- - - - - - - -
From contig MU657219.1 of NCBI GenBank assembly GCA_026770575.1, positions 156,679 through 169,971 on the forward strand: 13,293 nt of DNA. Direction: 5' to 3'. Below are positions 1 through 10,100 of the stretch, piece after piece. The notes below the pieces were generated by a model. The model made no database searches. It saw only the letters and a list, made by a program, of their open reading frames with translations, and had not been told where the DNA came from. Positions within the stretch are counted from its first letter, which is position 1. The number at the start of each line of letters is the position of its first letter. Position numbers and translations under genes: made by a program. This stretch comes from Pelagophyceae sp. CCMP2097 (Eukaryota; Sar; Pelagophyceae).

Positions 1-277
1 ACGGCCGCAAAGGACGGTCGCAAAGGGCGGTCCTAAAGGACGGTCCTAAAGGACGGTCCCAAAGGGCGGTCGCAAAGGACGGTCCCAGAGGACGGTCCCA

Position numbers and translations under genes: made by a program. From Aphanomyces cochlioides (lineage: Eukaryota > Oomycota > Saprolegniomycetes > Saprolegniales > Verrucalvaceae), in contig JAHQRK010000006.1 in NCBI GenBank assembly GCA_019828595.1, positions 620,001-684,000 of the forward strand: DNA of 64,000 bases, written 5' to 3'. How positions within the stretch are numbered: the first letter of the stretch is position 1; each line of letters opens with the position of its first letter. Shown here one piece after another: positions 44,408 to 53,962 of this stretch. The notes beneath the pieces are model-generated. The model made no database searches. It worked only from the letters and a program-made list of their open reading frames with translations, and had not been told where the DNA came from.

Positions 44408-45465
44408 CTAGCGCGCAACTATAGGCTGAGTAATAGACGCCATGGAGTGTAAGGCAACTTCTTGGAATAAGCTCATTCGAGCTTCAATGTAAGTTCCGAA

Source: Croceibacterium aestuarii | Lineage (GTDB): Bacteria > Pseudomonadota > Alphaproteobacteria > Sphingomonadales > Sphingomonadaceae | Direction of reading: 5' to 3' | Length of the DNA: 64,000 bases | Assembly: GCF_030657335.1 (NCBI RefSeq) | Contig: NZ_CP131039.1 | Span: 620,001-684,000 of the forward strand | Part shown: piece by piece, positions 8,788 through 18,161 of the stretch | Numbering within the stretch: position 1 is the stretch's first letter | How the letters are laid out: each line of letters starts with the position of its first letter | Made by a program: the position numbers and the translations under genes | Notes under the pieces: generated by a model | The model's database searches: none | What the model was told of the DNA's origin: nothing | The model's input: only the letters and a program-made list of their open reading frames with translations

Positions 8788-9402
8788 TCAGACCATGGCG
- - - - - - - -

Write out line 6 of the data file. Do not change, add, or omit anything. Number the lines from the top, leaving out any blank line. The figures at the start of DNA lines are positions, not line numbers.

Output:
44408 CTAGCGCGCAACTATAGGCTGAGTAATAGACGCCATGGAGTGTAAGGCAACTTCTTGGAATAAGCTCATTCGAGCTTCAATGTAAGTTCCGAA